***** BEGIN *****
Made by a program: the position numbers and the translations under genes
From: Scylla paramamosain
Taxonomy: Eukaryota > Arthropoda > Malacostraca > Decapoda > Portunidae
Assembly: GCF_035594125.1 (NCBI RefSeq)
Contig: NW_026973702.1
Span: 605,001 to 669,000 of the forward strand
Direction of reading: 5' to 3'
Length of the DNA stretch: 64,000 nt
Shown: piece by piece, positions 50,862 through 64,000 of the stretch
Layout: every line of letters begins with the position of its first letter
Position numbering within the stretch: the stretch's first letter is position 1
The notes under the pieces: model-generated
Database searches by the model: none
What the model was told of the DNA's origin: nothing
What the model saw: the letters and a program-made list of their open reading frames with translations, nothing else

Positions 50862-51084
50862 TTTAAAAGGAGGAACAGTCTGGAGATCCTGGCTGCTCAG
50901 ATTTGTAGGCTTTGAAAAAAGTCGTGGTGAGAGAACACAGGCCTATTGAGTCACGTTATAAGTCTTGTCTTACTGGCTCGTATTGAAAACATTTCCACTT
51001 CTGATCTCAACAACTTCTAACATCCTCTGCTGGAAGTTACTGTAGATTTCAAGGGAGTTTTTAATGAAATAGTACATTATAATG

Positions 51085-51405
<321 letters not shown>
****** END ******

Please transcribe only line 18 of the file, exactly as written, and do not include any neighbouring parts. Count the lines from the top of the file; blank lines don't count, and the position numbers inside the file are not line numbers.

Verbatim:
50901 ATTTGTAGGCTTTGAAAAAAGTCGTGGTGAGAGAACACAGGCCTATTGAGTCACGTTATAAGTCTTGTCTTACTGGCTCGTATTGAAAACATTTCCACTT